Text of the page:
Video editing is a creative process. No doubt about it. But using the software itself is also a technical skill. A few months ago I started using Palette Gear for my daily editing tasks in Premiere Pro. I’ve found that even though sliders and dials are very useful in some cases, my favorite feature is using macro mode with Palette's arcade-style buttons. It saves me a tremendous amount of time whenever I face some repetitive tasks.
Let me show you a few examples of how I use buttons, how to set up macros and how at the end of the day it saves me precious seconds, minutes and potentially, in the scope of a year, even hours in editing time.
1. Use a Macro to Control Speed/Duration Settings in Premiere Pro
First macro has to do with speed/duration settings. Normally it takes a few clicks and some typing to apply this effect. Also, you need to repeat it for every clip you want to speed up or slow down.
Pretty often, I use it to speed up the clip to 500% and I change default settings for audio pitch, ripple edit, and Time Interpolation to Frame Blending. That’s a lot of clicking and if you are to perform this operation let’s say 50 times, it takes a lot of time that you could save by creating a macro. Here’s how it looks in real time.
And here is the keystroke sequence you have to input in the Palette Gear app:
2. How to Optimize Your Playback Speed to 160% Using a Macro
You probably know that you can hit L on the keyboard to play the timeline. You may even know that if you press L twice, the playback will be twice as fast. If you hit it three times it will be 4 times faster than normal speed.
The problem is that for 200% playback speed it’s hard to understand what your interviewees are saying. For me, it’s just too fast if I want to listen and edit at the same time. So there’s a shortcut not many people know about that lets you increase playback speed by only 10%. It’s Shift + L (Shift + J slows down the playback by 10%).
My personal favorite playback speed for faster editing is 160%. I can still clearly hear every word and make my decision faster at the same time. Here’s a screenshot of the macro I created to set this playback speed in the blink of an eye.
3. Custom Scale and Position For a Clip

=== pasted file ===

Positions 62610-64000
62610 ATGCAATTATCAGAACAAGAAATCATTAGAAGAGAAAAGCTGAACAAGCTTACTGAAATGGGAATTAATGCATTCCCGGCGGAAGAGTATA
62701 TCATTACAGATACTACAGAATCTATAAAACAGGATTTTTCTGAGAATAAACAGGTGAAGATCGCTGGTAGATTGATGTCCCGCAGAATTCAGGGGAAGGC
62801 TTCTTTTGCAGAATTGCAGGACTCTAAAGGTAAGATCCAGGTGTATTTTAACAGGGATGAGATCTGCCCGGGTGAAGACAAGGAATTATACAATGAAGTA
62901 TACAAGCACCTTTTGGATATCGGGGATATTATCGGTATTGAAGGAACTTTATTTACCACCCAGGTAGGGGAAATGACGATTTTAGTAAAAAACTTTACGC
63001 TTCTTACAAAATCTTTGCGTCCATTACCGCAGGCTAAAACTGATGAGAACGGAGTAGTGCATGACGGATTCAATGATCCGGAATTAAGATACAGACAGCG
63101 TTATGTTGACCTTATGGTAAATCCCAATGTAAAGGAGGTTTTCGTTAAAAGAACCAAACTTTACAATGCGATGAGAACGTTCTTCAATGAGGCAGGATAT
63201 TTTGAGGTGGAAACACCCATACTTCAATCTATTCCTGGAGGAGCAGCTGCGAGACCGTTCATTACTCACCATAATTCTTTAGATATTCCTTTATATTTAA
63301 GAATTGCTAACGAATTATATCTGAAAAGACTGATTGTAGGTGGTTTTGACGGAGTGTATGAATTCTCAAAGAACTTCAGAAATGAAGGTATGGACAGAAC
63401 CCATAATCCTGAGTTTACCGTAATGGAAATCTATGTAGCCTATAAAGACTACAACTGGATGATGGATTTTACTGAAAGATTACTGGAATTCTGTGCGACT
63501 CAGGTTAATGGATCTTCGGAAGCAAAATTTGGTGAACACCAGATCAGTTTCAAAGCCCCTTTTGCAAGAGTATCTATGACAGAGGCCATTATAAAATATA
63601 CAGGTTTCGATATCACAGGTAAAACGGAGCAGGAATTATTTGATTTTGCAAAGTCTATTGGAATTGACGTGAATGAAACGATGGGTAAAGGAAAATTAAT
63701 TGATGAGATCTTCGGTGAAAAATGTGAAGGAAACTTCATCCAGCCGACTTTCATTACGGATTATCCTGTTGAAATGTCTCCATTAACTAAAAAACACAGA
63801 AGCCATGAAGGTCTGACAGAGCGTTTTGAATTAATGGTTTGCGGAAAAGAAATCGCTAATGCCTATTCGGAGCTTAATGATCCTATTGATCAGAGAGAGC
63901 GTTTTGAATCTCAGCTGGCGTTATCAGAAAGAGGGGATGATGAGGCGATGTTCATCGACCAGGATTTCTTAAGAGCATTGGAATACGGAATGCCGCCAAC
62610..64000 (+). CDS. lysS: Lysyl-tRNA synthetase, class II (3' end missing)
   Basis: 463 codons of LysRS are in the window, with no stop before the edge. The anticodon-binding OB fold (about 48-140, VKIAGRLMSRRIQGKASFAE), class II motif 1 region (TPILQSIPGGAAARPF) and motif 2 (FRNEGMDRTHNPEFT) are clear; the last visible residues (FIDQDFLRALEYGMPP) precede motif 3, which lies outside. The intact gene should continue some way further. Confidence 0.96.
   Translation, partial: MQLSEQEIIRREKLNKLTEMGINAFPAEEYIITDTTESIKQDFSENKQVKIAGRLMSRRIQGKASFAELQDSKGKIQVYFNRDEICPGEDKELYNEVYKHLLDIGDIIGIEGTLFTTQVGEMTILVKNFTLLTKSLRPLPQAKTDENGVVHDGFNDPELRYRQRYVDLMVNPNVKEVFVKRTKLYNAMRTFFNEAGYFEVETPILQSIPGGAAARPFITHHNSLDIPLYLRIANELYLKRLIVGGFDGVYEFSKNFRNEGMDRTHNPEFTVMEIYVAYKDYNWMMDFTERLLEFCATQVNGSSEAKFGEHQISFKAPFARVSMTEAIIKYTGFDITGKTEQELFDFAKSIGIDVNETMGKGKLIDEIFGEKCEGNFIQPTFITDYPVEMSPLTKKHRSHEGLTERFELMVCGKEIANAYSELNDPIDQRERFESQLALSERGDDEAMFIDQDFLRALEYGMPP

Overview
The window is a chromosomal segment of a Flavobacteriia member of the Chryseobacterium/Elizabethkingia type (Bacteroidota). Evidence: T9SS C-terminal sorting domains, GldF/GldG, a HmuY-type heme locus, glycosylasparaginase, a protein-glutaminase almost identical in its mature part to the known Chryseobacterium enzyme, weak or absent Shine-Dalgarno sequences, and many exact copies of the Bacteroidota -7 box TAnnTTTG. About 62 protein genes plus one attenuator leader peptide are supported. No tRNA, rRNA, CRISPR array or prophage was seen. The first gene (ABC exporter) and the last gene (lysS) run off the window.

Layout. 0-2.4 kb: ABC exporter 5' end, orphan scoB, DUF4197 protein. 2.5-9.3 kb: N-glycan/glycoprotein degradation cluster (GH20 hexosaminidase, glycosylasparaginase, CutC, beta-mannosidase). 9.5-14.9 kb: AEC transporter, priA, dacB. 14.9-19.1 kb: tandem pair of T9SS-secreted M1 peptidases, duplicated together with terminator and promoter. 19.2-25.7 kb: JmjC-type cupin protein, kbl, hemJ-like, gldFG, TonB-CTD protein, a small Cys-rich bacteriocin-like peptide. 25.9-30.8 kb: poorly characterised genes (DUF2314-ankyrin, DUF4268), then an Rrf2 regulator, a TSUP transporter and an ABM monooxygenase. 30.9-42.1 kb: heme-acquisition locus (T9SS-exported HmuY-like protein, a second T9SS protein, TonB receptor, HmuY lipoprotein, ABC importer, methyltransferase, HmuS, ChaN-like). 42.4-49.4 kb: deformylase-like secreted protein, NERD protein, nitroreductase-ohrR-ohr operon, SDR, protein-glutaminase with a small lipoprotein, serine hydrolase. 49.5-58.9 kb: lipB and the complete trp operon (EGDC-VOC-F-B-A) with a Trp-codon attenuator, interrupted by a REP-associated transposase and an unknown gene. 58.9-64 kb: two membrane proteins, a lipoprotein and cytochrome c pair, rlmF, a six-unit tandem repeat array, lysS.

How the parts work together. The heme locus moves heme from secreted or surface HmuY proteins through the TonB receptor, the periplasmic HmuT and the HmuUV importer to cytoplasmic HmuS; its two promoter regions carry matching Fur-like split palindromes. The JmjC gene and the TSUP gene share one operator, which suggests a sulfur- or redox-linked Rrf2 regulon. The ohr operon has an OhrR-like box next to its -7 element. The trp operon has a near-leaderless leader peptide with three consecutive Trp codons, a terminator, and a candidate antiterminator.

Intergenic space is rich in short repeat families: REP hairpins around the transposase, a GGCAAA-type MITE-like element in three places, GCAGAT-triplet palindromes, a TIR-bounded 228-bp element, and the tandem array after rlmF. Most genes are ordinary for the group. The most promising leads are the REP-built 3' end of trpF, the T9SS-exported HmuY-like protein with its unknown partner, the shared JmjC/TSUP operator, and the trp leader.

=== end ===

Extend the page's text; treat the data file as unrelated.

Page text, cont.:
If you find yourself reframing a lot of shots (but not in any particular order) you can save motion effect as a preset. But there’s an even faster solution. You’ve guessed it. Macro again :)
We actually don’t have to leave the timeline panel to apply motion settings. The macro sequence is pretty long but you can edit it quickly for any new repeatable values. Let’s say that you have a 4K clip in a 1080p timeline. We can set the scaling to, for example, 70% and move a frame a little bit vertically and apply these settings with a single hit of a button. Sweet, right?
Basically, we use a shortcut Shift + 5 to activate the Effects Control panel and then Tab to move in between numeric values.
4. Organize Labels in The Sequence
I love working with labels. This tip shows you how to quickly organize your labeled clips. It requires assigning some custom keyboard shortcuts, but trust me, it’s worth it.
First of all, we should assign a shortcut to a command called Select Label Group. To do it just go to Edit - Keyboard Shortcuts and type the command’s name in a search area. I’ve assigned Shift + 1 to it.
The second shortcut we need is for closing gaps in the sequence. So search for Close Gaps and assign the one that works for you. I use Ctrl + Y for that purpose.
Here’s how labels get organized in real time with the macro you can see on the picture above.
5. Move the playhead 50 frames backward
If there’s a cut or a moment you need to rewatch a few times to make it right, you're going to like this next macro.
It’s very simple but makes a lot of sense for moments you need to rewatch a few times before making an editing choice. We want to move the playhead 50 frames backward and then play the timeline. So we create a macro for which Shift + Left Arrow is pressed 10 times and it is followed by the Spacebar. See how it works in real time:
Bear in mind that macro mode is not accelerated with Palette plugin in Premiere Pro so you can see all of the steps applied. It's not an immediate process. Still, it's much more convenient and much faster than doing it by hand.
Obviously, these are just 5 examples of how I used macros recently. But with the Palette macro mode feature, the sky's the limit! Do you have your own ideas for a macro that would be useful in Premiere Pro? Let us know down in the comments section.
Now that you know how to use Palette buttons with Premiere Pro, check out my video on all the other ways that Palette can improve efficiency when video editing:
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